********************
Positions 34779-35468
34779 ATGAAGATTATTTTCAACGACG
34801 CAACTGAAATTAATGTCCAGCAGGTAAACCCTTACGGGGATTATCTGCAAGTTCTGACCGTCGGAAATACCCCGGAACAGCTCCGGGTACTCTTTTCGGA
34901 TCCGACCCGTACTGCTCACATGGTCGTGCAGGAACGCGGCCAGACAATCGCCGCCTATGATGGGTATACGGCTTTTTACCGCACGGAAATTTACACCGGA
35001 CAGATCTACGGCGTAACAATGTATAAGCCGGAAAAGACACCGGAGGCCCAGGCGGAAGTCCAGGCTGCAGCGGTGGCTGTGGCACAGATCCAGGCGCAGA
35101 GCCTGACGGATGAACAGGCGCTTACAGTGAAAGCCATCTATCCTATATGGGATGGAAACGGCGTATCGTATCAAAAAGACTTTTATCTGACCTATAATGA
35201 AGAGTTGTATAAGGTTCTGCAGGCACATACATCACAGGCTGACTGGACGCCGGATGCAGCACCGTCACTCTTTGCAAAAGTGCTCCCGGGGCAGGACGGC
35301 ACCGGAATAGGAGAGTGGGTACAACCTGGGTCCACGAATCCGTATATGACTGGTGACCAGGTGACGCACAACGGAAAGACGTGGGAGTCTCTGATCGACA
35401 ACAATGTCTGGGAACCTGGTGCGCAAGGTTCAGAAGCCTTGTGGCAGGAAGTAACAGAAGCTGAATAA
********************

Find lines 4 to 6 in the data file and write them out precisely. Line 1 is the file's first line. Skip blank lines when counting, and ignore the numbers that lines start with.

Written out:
34901 TCCGACCCGTACTGCTCACATGGTCGTGCAGGAACGCGGCCAGACAATCGCCGCCTATGATGGGTATACGGCTTTTTACCGCACGGAAATTTACACCGGA
35001 CAGATCTACGGCGTAACAATGTATAAGCCGGAAAAGACACCGGAGGCCCAGGCGGAAGTCCAGGCTGCAGCGGTGGCTGTGGCACAGATCCAGGCGCAGA
35101 GCCTGACGGATGAACAGGCGCTTACAGTGAAAGCCATCTATCCTATATGGGATGGAAACGGCGTATCGTATCAAAAAGACTTTTATCTGACCTATAATGA